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Jilang
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What does simplicial and non simplicial mean in the context of quantum mechanics?
What do they mean outside quantum mechanics and what makes you think they mean anything within quantum mechanics ?Jilang said:What does simplicial and non simplicial mean in the context of quantum mechanics?
It came up in this thread. The question arose in post #68dextercioby said:What do they mean outside quantum mechanics and what makes you think they mean anything within quantum mechanics ?
Thanks, but I am having some problems deciphering it. Is there a straightforward defininition?atyy said:
Jilang said:Thanks, but I am having some problems deciphering it. Is there a straightforward defininition?
A simplicial complex is a mathematical structure used in topology to study geometric shapes. It is made up of simplices, which are geometric objects formed by joining vertices, edges, and higher dimensional elements.
In the context of quantum mechanics, a simplicial complex can represent the possible states of a quantum system. Each simplex in the complex corresponds to a different state, and the connections between simplices represent the transitions between states.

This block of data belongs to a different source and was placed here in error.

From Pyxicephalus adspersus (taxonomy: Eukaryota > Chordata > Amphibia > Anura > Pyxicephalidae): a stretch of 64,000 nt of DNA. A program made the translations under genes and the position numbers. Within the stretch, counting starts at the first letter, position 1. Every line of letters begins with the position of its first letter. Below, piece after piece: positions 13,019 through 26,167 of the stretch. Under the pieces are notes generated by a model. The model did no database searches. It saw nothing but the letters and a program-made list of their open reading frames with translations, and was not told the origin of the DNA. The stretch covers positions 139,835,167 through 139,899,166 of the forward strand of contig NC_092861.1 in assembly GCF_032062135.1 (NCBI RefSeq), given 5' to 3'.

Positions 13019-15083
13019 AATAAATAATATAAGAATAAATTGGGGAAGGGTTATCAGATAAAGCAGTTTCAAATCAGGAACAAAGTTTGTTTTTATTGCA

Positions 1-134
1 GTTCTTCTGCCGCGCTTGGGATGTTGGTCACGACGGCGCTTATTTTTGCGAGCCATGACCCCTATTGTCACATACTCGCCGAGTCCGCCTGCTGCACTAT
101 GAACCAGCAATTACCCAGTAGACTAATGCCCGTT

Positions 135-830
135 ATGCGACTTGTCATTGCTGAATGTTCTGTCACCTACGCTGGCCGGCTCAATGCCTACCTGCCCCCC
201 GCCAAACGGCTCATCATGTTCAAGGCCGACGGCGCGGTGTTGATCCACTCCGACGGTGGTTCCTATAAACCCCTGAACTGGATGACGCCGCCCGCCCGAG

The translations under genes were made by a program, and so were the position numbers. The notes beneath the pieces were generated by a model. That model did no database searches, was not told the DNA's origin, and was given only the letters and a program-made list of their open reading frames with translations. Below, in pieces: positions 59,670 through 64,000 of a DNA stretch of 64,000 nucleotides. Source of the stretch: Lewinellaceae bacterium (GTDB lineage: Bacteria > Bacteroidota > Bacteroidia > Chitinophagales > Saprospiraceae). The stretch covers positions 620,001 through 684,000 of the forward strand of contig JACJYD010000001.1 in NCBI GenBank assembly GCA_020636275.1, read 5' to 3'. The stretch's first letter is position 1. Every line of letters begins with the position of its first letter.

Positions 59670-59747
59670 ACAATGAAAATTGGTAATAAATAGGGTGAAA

Using a simplicial complex can provide a more intuitive and visual representation of quantum systems, allowing for better understanding and analysis of their behavior. It also allows for the application of topological methods to study and solve quantum mechanical problems.
A simplicial complex can be constructed by assigning a set of basis states to the vertices of the complex and then connecting them based on the allowed transitions between states. The resulting structure is a representation of the quantum system's state space.
Yes, simplicial complexes have been used to analyze and solve various problems in quantum mechanics, such as determining the energy levels of a system or finding the shortest path between two states. They can also be applied to study entanglement and quantum information processing.